But if Irving Kirsch has his way, the drug companies will have to completely rethink their $11.3 billion business.
Stahl: You’re throwing a bomb into this. This is huge what you’re saying.
Kirsch: I know that. The problem is that you can get the same benefit without drugs. I think more are beginning to agree. And I think things have begun to change.
Everyone in this story says that if you’re depressed, you should see your doctor, and if you’re already on these powerful drugs, you shouldn’t stop taking them on your own.
When the DSM-II was published in 1980, it became “the bible of psychiatry,” writes Angell, who adds, “but like the real Bible, it depended a lot on something akin to revelation. There are no citations of scientific studies to support its decisions.”
For any mental illness or passing mood swing that may trouble a person, the Diagnostic and Statistical Manual of Mental Disorders — better known as the DSM — has a label and a code. Recurring bad dreams? That may be a Nightmare Disorder, or 307.47. Narcolepsy uses the same digits in a different order: 347.00. Fancy feather ticklers? That sounds like Fetishism, or 302.81. Then there’s the ultimate catch-all for vague sadness or uneasiness, General Anxiety Disorder, or 300.02. That’s a label almost everyone can lay claim to.
These codes are used by doctors, psychologists, and regulators to maintain a mutual language; it’s a handy shorthand system for bureaucratic purposes. But over the past few decades, the staggering, ever-expanding influence of the ever-expanding DSM, which is published by the American Psychiatric Association, has also played a lead role in building wealth and off-label product uses for the major drug manufacturers. In an insightful essay in this week’s New York Review of Books, Marcia Angell, a senior lecturer in social medicine at Harvard Medical School and former Editor in Chief of The New England Journal of Medicine, explains how.
The medical director of the American Psychiatric Association (APA), Melvin Sabshin, declared in 1977 that “a vigorous effort to remedicalize psychiatry should be strongly supported."
Angell’s essay is based on a review of three current books examining the psychiatric industry: The Emperor’s New Drugs: Exploding the Antidepressant Myth, by Irving Kirsch; Anatomy of an Epidemic: Magic Bullets, Psychiatric Drugs, and the Astonishing Rise of Mental Illness in America by Robert Whitaker, and Unhinged: The Trouble with Psychiatry–A Doctor’s Revelations About a Profession in Crisis, by Daniel Carlat. She also cites the DSM-IV, the most recent edition of the manual, while her review traces big pharma’s role in our current mental disorder epidemic to the DSM-III, published in 1980.
To begin, Angell describes the psychiatric profession’s backlash against a developing perception in the 1960s and 1970s that the practice was a “soft” almost pseudo science:
In the late 1970s, the psychiatric profession struck back–hard. As Robert Whitaker tells it in Anatomy of an Epidemic, the medical director of the American Psychiatric Association (APA), Melvin Sabshin, declared in 1977 that “a vigorous effort to remedicalize psychiatry should be strongly supported,” and he launched an all-out media and public relations campaign to do exactly that. Psychiatry had a powerful weapon that its competitors lacked. Since psychiatrists must qualify as MDs, they have the legal authority to write prescriptions. By fully embracing the biological model of mental illness and the use of psychoactive drugs to treat it, psychiatry was able to relegate other mental health care providers to ancillary positions and also to identify itself as a scientific discipline along with the rest of the medical profession. Most important, by emphasizing drug treatment, psychiatry became the darling of the pharmaceutical industry, which soon made its gratitude tangible.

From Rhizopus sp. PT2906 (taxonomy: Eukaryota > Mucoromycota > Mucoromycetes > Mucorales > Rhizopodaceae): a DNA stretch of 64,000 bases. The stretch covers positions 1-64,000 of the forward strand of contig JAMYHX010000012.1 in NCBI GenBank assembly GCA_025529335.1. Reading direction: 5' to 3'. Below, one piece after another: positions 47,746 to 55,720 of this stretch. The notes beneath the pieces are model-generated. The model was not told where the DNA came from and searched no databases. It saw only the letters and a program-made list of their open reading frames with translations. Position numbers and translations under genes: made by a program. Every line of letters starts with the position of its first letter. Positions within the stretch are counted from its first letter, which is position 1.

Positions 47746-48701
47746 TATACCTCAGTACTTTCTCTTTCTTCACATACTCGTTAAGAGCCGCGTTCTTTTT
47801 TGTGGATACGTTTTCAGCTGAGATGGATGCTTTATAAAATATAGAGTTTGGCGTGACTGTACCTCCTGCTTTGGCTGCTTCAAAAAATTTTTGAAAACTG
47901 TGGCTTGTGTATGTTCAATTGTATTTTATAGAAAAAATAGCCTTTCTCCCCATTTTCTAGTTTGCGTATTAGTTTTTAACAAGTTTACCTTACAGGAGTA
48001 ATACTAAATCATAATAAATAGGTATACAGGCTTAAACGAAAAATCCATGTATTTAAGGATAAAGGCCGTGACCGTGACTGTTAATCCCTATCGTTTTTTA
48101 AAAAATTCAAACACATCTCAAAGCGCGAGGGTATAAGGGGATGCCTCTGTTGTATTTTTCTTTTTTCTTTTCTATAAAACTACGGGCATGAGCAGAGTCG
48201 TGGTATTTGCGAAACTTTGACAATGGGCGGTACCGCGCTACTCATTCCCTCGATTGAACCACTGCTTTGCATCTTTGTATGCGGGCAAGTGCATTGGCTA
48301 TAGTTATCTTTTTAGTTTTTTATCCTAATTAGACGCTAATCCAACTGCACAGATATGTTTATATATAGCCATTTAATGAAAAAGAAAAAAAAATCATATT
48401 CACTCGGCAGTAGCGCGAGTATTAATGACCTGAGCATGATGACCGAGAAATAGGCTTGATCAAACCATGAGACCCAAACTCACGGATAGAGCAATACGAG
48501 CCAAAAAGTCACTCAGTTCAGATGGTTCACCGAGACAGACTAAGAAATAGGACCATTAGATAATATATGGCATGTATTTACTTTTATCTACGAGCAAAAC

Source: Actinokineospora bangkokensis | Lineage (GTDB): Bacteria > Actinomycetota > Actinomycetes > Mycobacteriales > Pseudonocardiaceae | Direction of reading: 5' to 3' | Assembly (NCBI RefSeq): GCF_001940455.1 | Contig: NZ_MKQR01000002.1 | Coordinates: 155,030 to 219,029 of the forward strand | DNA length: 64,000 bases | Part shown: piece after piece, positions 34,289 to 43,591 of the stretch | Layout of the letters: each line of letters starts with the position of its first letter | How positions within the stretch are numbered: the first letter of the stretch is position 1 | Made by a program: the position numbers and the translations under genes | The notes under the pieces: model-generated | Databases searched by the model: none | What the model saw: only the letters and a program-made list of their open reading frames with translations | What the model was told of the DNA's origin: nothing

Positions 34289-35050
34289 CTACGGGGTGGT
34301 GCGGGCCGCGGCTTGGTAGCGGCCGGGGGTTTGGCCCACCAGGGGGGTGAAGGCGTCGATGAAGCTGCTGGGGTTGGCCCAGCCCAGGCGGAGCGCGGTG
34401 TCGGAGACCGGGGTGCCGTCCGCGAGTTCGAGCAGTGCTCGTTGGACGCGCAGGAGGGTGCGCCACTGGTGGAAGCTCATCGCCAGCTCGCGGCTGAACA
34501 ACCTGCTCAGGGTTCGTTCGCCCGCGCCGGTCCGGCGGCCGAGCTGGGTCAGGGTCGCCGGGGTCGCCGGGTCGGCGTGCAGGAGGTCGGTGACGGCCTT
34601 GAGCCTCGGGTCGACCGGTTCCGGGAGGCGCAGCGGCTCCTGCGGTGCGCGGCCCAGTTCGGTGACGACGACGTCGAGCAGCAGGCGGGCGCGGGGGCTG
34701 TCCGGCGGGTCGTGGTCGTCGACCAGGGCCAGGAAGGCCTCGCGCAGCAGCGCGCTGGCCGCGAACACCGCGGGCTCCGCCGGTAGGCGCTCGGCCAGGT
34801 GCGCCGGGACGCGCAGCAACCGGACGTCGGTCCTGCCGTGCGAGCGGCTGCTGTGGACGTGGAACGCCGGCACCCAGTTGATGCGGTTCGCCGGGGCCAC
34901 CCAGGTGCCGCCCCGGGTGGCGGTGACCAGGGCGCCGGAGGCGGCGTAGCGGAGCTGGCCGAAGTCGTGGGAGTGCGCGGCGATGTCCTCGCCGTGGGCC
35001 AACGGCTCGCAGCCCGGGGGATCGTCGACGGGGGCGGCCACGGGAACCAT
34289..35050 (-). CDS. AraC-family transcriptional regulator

Of the 170 contributors to the current version of the DSM (the DSM-IV-TR), ninety-five had financial ties to drug companies, including all of the contributors to the sections on mood disorders and schizophrenia.
These efforts to enhance the status of psychiatry were undertaken deliberately. The APA was then working on the third edition of the DSM, which provides diagnostic criteria for all mental disorders. The president of the APA had appointed Robert Spitzer, a much-admired professor of psychiatry at Columbia University, to head the task force overseeing the project. The first two editions, published in 1952 and 1968, reflected the Freudian view of mental illness and were little known outside the profession. Spitzer set out to make the DSM-III something quite different. He promised that it would be “a defense of the medical model as applied to psychiatric problems,” and the president of the APA in 1977, Jack Weinberg, said it would “clarify to anyone who may be in doubt that we regard psychiatry as a specialty of medicine.”
When the DSM-II was published in 1980, it became “the bible of psychiatry,” writes Angell, who adds, “but like the real Bible, it depended a lot on something akin to revelation. There are no citations of scientific studies to support its decisions.”
Despite its lack of citations, that DSM named 265 disorders doctors were meant to identify by matching (or mostly matching) a list of symptoms in the book with symptoms described by a patient. The drug companies were quick to see this radical shift in psychiatry as an opportunity. From the 1980s until now, as Angell demonstrates, the drug makers have supported the move away from talk therapy to the drug therapy, which also benefits practitioners, since doling out drugs and tweaking prescriptions earns a psychiatrist more money for less time spent with a patient.
Here Angell explains how companies influence the DSM itself. The bold typeface is ours.